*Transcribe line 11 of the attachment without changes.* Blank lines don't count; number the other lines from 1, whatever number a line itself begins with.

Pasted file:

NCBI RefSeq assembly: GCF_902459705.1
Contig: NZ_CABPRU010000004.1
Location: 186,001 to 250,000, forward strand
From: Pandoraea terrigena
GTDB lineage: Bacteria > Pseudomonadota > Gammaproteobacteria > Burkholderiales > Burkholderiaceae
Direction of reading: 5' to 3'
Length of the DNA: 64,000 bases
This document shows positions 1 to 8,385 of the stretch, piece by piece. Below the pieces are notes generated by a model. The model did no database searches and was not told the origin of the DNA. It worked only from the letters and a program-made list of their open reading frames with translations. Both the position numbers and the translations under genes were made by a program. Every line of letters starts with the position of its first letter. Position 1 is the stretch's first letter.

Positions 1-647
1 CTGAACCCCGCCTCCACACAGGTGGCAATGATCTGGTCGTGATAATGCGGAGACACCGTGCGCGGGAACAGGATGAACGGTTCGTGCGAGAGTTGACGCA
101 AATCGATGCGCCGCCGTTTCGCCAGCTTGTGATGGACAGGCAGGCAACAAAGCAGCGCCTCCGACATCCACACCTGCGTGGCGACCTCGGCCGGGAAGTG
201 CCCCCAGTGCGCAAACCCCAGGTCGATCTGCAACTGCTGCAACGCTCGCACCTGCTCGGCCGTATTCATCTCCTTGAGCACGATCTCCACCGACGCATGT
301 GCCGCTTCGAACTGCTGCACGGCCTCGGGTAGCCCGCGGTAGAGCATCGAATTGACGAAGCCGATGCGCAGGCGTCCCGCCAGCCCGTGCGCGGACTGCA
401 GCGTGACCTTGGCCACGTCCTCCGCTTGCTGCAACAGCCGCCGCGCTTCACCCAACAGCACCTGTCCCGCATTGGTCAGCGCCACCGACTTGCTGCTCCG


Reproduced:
101 AATCGATGCGCCGCCGTTTCGCCAGCTTGTGATGGACAGGCAGGCAACAAAGCAGCGCCTCCGACATCCACACCTGCGTGGCGACCTCGGCCGGGAAGTG